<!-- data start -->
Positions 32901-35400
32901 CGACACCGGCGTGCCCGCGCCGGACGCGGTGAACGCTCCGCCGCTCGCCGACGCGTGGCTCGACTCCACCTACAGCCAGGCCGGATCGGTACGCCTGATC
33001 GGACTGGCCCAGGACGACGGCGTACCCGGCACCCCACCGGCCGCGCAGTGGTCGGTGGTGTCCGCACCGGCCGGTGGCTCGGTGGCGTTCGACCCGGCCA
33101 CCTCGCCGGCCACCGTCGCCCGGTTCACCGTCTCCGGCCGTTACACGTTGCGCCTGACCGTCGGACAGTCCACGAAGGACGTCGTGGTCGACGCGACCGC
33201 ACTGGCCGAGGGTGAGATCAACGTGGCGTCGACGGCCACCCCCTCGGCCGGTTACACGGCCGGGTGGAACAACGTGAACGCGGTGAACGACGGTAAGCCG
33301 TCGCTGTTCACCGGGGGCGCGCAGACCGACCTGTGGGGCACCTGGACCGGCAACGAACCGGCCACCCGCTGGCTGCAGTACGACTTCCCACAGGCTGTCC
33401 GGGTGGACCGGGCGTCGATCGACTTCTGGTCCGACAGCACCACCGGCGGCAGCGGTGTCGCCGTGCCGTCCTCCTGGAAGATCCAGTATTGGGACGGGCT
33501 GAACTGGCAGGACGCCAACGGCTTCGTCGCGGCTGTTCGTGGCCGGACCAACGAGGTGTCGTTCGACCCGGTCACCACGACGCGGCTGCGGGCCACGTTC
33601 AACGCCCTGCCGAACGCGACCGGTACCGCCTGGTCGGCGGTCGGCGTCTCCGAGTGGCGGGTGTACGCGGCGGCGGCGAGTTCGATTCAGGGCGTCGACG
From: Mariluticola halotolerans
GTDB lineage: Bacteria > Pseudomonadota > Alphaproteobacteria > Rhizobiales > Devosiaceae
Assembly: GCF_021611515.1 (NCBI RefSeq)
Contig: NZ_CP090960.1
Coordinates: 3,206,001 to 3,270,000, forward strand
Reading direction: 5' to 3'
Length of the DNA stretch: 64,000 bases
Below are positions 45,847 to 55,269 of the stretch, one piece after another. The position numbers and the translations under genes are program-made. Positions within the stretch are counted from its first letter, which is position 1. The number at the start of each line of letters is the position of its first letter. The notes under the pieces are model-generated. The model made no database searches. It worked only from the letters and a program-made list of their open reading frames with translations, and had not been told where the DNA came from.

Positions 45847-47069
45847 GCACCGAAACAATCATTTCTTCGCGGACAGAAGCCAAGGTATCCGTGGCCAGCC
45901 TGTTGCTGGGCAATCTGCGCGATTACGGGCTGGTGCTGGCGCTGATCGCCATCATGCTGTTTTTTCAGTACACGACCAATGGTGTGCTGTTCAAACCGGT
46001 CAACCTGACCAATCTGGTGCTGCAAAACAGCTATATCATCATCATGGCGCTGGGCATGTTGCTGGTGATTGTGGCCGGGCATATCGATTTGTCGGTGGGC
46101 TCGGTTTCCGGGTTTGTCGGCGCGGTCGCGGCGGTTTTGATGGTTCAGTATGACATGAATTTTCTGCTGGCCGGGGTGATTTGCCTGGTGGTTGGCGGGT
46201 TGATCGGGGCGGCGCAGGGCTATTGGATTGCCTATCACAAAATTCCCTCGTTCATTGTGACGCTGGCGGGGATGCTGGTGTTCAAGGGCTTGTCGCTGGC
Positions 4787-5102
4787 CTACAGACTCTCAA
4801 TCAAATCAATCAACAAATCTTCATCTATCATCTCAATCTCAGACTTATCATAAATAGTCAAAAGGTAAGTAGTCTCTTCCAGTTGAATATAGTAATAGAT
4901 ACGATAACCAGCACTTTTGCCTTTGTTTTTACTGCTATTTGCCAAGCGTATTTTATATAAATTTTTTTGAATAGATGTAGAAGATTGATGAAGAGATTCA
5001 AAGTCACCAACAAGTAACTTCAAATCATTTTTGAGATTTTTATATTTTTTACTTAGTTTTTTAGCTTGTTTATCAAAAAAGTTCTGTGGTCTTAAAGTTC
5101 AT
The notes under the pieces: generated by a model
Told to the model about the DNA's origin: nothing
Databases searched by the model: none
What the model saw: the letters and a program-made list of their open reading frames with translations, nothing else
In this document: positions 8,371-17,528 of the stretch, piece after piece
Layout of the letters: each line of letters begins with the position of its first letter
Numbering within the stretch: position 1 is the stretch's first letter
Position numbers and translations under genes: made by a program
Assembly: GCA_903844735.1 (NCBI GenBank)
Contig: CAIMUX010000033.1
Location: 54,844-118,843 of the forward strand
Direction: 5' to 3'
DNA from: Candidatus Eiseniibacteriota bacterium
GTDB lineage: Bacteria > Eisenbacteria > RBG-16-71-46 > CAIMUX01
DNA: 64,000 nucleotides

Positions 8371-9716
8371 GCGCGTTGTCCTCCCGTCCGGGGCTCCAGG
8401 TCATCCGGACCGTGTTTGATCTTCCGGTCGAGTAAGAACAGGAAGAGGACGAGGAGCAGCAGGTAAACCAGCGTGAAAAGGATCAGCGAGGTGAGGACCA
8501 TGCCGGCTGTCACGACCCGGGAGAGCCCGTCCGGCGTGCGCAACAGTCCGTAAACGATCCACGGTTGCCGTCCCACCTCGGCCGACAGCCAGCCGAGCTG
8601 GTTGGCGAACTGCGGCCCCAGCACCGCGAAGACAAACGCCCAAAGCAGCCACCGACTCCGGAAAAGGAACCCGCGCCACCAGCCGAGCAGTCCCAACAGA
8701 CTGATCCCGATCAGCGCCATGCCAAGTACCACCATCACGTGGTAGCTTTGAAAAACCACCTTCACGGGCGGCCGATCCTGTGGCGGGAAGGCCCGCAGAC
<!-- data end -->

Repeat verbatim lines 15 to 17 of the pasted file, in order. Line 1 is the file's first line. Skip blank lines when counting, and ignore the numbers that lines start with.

Reading direction: 5' to 3'
Length of the DNA stretch: 64,000 bases
Below are positions 45,847 to 55,269 of the stretch, one piece after another. The position numbers and the translations under genes are program-made. Positions within the stretch are counted from its first letter, which is position 1. The number at the start of each line of letters is the position of its first letter. The notes under the pieces are model-generated. The model made no database searches. It worked only from the letters and a program-made list of their open reading frames with translations, and had not been told where the DNA came from.